MYRTLE BEACH, S.C. — As Mitt Romney campaigns through South Carolina, which will hold the South's first presidential primary on Jan. 19, he evokes Ronald Reagan in almost every airplane hangar rally, every restaurant back room, everywhere he can.
It seems like a surefire way to appeal to the diehard conservatives that the former governor of liberal Massachusetts needs to win the Republican presidential nomination.
In Myrtle Beach, at the end of a long campaign day one night last week, he was more emphatic than ever about the Great Communicator as a crowd of about 200 listened.
"I take inspiration from the strength Ronald Reagan talked about," Romney said. "It was his view that the right way to overcome challenges was for the country to strengthen itself."
Yet Romney wasn't always such a Reagan fan.
In 1994, when he ran for the U. S. Senate in Massachusetts, he said, "I was an independent during the time of Reagan-Bush. I'm not trying to return to Reagan-Bush."
Romney spent years in the state registered as "unenrolled," or unaffiliated with a political party, and in 1992 he voted for former Sen. Paul Tsongas, a liberal Democrat, in the Massachusetts Democratic presidential primary.
Romney was considered a moderate in those days, losing the Massachusetts U.S. Senate race in 1994 and winning the governorship in 2002. He voiced support for abortion rights, allowing gays to serve openly in the military and other positions that led activists to think he was a centrist.
Romney refused repeated requests to talk about his links to Reagan. Campaign spokesman Eric Fehrnstrom said that Romney's 1994 "independent" quote is out of context, that the vote for Tsongas was a vote against Bill Clinton and that not enrolling in either major party was common in Massachusetts.
Critics, however, charge that Romney's enthusiastic embrace of Reagan is another convenient, expedient Romney lunge to the right.
"He didn't support Ronald Reagan," said Mark Salter, a senior adviser to Sen. John McCain, R-Ariz., one of Romney's rivals. Romney's promise to carry on Reagan's legacy is more evidence of "Mitt Romney's bizarro world," Salter added.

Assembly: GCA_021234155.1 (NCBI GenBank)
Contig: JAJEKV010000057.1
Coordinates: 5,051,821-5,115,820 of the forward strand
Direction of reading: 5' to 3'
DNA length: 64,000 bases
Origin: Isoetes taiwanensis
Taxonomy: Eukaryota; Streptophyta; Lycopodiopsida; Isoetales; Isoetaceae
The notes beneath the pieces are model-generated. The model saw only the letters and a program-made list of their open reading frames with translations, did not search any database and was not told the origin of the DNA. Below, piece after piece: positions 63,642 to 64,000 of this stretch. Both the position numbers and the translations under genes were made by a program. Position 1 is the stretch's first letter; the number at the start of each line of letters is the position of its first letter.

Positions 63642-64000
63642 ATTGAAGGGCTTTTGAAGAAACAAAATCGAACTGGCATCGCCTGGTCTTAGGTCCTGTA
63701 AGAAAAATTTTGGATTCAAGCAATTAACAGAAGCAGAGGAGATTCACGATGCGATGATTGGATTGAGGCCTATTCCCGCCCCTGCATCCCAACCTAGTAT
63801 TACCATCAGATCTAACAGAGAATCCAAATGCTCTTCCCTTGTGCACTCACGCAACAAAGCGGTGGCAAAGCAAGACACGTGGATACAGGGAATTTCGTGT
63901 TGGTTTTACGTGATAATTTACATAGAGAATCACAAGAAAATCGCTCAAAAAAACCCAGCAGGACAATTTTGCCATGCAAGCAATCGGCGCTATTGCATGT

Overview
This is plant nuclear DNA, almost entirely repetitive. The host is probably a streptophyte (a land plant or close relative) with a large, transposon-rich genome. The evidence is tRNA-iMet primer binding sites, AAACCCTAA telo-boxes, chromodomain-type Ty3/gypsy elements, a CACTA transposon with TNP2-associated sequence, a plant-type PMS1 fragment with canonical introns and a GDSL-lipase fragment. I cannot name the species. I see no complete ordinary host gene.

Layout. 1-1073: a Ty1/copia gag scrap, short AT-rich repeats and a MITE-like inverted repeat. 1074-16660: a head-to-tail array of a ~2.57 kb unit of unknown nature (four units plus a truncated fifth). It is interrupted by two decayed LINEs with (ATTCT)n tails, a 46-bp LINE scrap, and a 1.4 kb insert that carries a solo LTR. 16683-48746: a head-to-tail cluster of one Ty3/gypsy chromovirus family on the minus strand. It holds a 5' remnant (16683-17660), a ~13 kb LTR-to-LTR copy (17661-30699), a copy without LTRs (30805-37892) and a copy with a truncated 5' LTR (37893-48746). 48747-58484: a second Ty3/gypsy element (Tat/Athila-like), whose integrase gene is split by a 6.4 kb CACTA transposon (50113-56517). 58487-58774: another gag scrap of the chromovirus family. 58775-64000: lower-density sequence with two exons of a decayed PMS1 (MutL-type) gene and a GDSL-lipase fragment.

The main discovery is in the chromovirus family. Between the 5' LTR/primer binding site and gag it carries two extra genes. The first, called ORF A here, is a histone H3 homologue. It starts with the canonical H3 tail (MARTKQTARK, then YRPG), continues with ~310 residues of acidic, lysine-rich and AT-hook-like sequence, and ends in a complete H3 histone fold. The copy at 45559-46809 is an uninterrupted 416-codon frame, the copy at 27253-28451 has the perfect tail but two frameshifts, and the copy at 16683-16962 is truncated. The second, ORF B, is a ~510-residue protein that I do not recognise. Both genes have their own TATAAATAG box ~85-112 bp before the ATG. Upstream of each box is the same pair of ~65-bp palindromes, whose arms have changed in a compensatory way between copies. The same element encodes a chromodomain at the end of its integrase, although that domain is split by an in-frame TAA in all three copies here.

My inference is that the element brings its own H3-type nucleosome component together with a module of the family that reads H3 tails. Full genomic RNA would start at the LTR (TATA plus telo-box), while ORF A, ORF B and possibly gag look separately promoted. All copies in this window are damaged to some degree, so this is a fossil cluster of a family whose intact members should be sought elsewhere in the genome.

"This guy didn't even support Ronald Reagan," former New York Mayor Rudy Giuliani said disdainfully on an MSNBC show last month.
Fehrnstrom urged looking at the entire 1994 exchange between Romney and Sen. Edward M. Kennedy, D-Mass., whom Romney was challenging at the time.
Kennedy had criticized Republicans, saying that "under your economic program, under the program of Mr. Reagan and Mr. Bush, we saw the growth in terms of the unemployment, the growth in the number of children living in poverty, the growth in terms of those children out of wedlock."
Romney replied: "Look, I was an independent during the time of Reagan-Bush. I'm not trying to return to Reagan-Bush. My positions don't talk about the things you suggest they talk about. This isn't a political issue."
Fehrnstrom also said that Romney voted for Tsongas to make a statement against Clinton. "He got to vote against Bill Clinton twice," the spokesman said, since Romney voted for George H.W. Bush in the general election.
And the spokesman said that Romney registered as "unenrolled for a period, which is not uncommon in Massachusetts with its large number of independent voters." He didn't specify exactly when Romney was unenrolled.
Some 49.7 percent of the state's voters are listed as unenrolled, meaning they can vote in either party's primary. Democrats, who dominate statewide offices, account for 36.9 percent of voters; Republicans, 12.5 percent.
Romney, the son of a Republican governor of Michigan in the 1960s, recalled voting for Reagan in 1980 and 1984, and "culturally," Fehrnstrom said, "Mitt Romney has always been a Republican." Town records in Belmont, Mass., the Boston suburb where Romney lives, go back only to 1995; Romney has been registered as a Republican since then.
Voters in key early states appear divided about the impact of Romney's uncertain past with Reagan.
"It would be a little bit better if he were consistent," said Don Burton, a retiree from Spartanburg, S.C., who's trying to choose between McCain, Romney and Giuliani. "McCain does seem more honest and forthright."
Sean Flaherty, a University of South Carolina student, saw echoes of what he's heard Reagan must have been like.
"Romney seems to be the spitting image, the way he lights up a room," Flaherty said. Romney's position changes don't bother him. "Every politician does that," Flaherty said.
"He's very Reagan-like," said Paul Grimm, a longtime political activist. "He's saying the Reagan revolution was a resounding turnabout, and I want to go back to that kind of strength."
However, there also were people such as Tom Middleton, a real estate broker who went to one of Reagan's inaugural balls in the 1980s.
"I got cold chills. There was God," he recalled. "He made people believe in America again. He was a man of his word."
Did Romney remind him of Reagan?
"Not really," said Middleton, who's still trying to decide between Romney and Giuliani. "But he does have the aura. He does have the look."
ON THE WEB
Watch excerpts from the 1994 Romney-Kennedy debate.